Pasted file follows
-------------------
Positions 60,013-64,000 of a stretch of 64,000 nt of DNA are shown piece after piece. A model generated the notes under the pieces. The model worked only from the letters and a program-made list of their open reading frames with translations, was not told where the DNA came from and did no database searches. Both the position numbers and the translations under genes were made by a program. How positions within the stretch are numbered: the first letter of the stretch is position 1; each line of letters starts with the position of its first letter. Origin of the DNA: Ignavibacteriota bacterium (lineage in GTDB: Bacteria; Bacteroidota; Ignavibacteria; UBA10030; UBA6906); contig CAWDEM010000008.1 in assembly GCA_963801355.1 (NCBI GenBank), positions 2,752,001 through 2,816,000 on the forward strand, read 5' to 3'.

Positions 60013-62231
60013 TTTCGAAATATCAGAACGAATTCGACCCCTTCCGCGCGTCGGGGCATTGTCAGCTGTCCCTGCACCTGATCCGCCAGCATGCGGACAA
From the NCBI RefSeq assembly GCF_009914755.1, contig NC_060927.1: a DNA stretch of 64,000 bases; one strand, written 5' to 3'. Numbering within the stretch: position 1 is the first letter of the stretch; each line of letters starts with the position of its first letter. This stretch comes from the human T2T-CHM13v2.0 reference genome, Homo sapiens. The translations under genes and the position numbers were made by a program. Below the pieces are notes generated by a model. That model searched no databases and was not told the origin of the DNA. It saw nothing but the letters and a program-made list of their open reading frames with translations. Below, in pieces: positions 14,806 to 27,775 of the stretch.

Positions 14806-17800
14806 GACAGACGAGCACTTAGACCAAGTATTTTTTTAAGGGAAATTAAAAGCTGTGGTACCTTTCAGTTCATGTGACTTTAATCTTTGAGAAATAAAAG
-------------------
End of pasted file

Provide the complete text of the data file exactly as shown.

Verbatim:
Positions 60,013-64,000 of a stretch of 64,000 nt of DNA are shown piece after piece. A model generated the notes under the pieces. The model worked only from the letters and a program-made list of their open reading frames with translations, was not told where the DNA came from and did no database searches. Both the position numbers and the translations under genes were made by a program. How positions within the stretch are numbered: the first letter of the stretch is position 1; each line of letters starts with the position of its first letter. Origin of the DNA: Ignavibacteriota bacterium (lineage in GTDB: Bacteria; Bacteroidota; Ignavibacteria; UBA10030; UBA6906); contig CAWDEM010000008.1 in assembly GCA_963801355.1 (NCBI GenBank), positions 2,752,001 through 2,816,000 on the forward strand, read 5' to 3'.

Positions 60013-62231
60013 TTTCGAAATATCAGAACGAATTCGACCCCTTCCGCGCGTCGGGGCATTGTCAGCTGTCCCTGCACCTGATCCGCCAGCATGCGGACAA
From the NCBI RefSeq assembly GCF_009914755.1, contig NC_060927.1: a DNA stretch of 64,000 bases; one strand, written 5' to 3'. Numbering within the stretch: position 1 is the first letter of the stretch; each line of letters starts with the position of its first letter. This stretch comes from the human T2T-CHM13v2.0 reference genome, Homo sapiens. The translations under genes and the position numbers were made by a program. Below the pieces are notes generated by a model. That model searched no databases and was not told the origin of the DNA. It saw nothing but the letters and a program-made list of their open reading frames with translations. Below, in pieces: positions 14,806 to 27,775 of the stretch.

Positions 14806-17800
14806 GACAGACGAGCACTTAGACCAAGTATTTTTTTAAGGGAAATTAAAAGCTGTGGTACCTTTCAGTTCATGTGACTTTAATCTTTGAGAAATAAAAG